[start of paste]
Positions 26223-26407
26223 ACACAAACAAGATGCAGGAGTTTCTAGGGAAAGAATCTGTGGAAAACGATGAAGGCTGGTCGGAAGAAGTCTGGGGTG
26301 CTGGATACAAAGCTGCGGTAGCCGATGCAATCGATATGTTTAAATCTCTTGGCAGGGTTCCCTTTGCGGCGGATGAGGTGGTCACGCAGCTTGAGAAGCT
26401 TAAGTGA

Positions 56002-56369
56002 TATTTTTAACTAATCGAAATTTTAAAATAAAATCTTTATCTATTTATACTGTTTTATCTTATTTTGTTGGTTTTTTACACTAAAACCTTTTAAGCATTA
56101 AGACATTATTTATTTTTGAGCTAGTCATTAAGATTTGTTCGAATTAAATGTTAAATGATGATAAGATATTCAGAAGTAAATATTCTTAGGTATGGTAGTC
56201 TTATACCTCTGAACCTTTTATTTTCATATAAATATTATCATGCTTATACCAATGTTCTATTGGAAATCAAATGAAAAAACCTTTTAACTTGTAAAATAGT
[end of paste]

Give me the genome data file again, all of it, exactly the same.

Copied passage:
Positions 26223-26407
26223 ACACAAACAAGATGCAGGAGTTTCTAGGGAAAGAATCTGTGGAAAACGATGAAGGCTGGTCGGAAGAAGTCTGGGGTG
26301 CTGGATACAAAGCTGCGGTAGCCGATGCAATCGATATGTTTAAATCTCTTGGCAGGGTTCCCTTTGCGGCGGATGAGGTGGTCACGCAGCTTGAGAAGCT
26401 TAAGTGA

Positions 56002-56369
56002 TATTTTTAACTAATCGAAATTTTAAAATAAAATCTTTATCTATTTATACTGTTTTATCTTATTTTGTTGGTTTTTTACACTAAAACCTTTTAAGCATTA
56101 AGACATTATTTATTTTTGAGCTAGTCATTAAGATTTGTTCGAATTAAATGTTAAATGATGATAAGATATTCAGAAGTAAATATTCTTAGGTATGGTAGTC
56201 TTATACCTCTGAACCTTTTATTTTCATATAAATATTATCATGCTTATACCAATGTTCTATTGGAAATCAAATGAAAAAACCTTTTAACTTGTAAAATAGT